Cassini’s flagship mission to the ringed planet Saturn ended over a year ago, but data from the craft’s Grand Finale tour of the Saturnian system continues to allow scientists to unlock the mysteries surrounding the sixth planet in our solar system.
Among the discoveries after the end of Cassini’s mission include a firm understanding of the planet’s rotational period, the the age of the planet’s iconic rings, observations of dust storms on its moon Titan, and numerous other scientific revelations.
Grand Finale science returns:
Cassini’s remarkable tenure at Saturn came to an end on 15 September 2017 after numerous mission extensions and scientific returns that scientists could only have dreamed of before the craft’s launch nearly 20 years prior on 15 October 1997.
In an effort to execute planetary protection to ensure Cassini did not accidentally contaminate one of the potentially life harboring moons of Saturn, the craft was plunged into the ringed planet’s atmosphere for a destructive entry after a final set of 22 close orbits of the planet that constituted the mission’s Grand Finale.
Knowing this was the end, Cassini scientists did something with their craft that no spacecraft had done before; they flew Cassini through the rings of Saturn and into Saturn’s upper atmosphere multiple times.
The daring nature of the Grand Finale paid off handsomely, with a host of returns not possible during the craft’s more stable orbits of the planet in the years prior.
In all, the Grand Finale revealed complex organic compounds embedded in water nanograins (very fine, small particles) raining down from Saturn’s rings into the planet’s upper atmosphere, observed how the rings interact with the planet and how inner-ring particles and gases fall directly into Saturn’s atmosphere, and revealed what the material looks like in the gap between the rings and a planet’s atmosphere.
In terms of the organic compounds observed in water nanograins, scientists saw methane, ammonia, carbon monoxide, nitrogen, and carbon dioxide – organic compositions far different from the organic compounds found emanating from the icy moon Enceladus and on the methane-rich moon Titan.
This result revealed the presence of at least three distinct groupings of organic molecules in the Saturnian system – something not expected.
Additionally, Cassini observed ring particles and gases from the innermost ring raining down into the planet’s atmosphere. Inner-ring particles can take on electric charges and spiral along Saturn’s magnetic field lines, eventually falling into Saturn’s atmosphere at high latitudes in a phenomenon known as “ring rain.”
But Grand Finale data revealed that some inner-ring particles fall from the rings and are dragged quickly into Saturn’s atmosphere at its equatorial latitudes at an impressive rate of 22,000 pounds (10,000 kg) of material per second.
Moreover, the area between Saturn and its rings revealed even more surprises for scientists when Cassini was finally able sample the material in the ring gap. This sampling showed nanometer size particles, like smoke, residing in the region, suggesting an as-yet-unknown process grinding up ring particles into a smoke-like consistancy.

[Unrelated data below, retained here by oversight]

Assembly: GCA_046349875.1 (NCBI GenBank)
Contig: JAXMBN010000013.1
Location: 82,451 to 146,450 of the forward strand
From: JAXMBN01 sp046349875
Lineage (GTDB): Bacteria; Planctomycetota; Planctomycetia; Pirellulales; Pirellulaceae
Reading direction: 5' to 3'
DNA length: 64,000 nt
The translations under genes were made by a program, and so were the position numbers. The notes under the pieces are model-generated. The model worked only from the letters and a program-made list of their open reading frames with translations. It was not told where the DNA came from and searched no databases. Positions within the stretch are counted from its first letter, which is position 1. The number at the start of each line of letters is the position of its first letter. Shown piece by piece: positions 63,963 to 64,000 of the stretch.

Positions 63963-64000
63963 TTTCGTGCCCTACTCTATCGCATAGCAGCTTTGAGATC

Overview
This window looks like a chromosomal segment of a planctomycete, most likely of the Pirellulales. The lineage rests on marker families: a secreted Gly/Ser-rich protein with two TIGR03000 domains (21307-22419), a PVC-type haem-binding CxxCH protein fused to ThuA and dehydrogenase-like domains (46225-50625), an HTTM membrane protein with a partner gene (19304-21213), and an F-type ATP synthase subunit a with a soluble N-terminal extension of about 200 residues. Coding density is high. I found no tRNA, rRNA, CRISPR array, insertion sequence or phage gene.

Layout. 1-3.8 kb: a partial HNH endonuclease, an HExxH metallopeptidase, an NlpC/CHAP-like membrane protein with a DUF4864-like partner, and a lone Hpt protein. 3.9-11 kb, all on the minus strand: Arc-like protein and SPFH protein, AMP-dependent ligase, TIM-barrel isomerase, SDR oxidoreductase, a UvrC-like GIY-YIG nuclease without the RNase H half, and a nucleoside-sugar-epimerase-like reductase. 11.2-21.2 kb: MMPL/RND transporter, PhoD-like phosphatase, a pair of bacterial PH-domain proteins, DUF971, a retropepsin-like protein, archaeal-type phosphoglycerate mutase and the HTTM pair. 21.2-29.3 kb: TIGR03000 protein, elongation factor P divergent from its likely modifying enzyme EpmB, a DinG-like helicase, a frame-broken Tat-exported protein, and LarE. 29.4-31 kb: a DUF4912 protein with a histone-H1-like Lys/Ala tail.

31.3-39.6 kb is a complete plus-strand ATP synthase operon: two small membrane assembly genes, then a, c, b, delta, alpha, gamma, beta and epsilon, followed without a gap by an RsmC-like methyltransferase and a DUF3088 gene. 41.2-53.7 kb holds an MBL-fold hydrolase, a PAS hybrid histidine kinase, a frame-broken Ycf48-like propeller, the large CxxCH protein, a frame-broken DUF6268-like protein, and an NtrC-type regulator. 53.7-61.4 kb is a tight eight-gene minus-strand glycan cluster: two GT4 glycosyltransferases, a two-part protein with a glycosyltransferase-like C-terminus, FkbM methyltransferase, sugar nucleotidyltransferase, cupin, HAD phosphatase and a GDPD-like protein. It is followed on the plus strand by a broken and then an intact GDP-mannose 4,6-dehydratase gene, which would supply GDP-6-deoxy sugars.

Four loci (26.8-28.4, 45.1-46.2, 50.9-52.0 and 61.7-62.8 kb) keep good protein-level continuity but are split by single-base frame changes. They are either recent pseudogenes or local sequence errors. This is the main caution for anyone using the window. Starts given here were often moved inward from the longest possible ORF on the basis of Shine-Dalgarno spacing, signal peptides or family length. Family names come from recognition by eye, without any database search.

Additional data from the Grand Finale also revealed that Saturn and its rings are more interconnected than scientists thought, with Cassini showing previously unknown electric currents from the rings to the top of Saturn’s atmosphere.
For NASA, Cassini’s daring and risky Grand Finale has been more than justified with the host of data returned, with Cassini Project Science Linda Spilker saying, “Almost everything going on in that region turned out to be a surprise. That was the importance of going there, to explore a place we’d never been before. And the expedition really paid off – the data is tremendously exciting.
“Many mysteries remain as we put together pieces of the puzzle. Results from Cassini’s final orbits turned out to be more interesting than we could have imagined.”
When in doubt, look to the rings:
For decades, a persistent mystery has puzzled scientists about Saturn: how long is a day on the ringed planet?
It might seem like an easy question to answer, after all, one needs only observe the rotational rate of the planet. But therein lies the problem. Saturn has no solid surface and no defined feature in its gaseous atmosphere to track as the planet rotates.
Moreover, the planet’s unusual magnetic field masks the planet’s rotation rate.
But as it turned out, the answer to Saturn’s rotation rate, and therefore the length of its day, resided in the planet’s iconic rings.
During the Grand Finale, Cassini flew through Saturn’s rings multiple times, observing the icy and rocky components in unprecedented detail – observations that allowed scientists studying wave patterns in the rings to find that the rings respond to vibrations within Saturn’s interior.
According to Christopher Mankovich, a graduate student in astronomy and astrophysics at the University of California, Santa Cruz, the vibrations within the rings acted as seismometers measuring vibrations in Saturn’s interior.
“Particles throughout the rings can’t help but feel these oscillations in the gravity field. At specific locations in the rings, these oscillations catch ring particles at just the right time in their orbits to gradually build up energy, and that energy gets carried away as an observable wave.”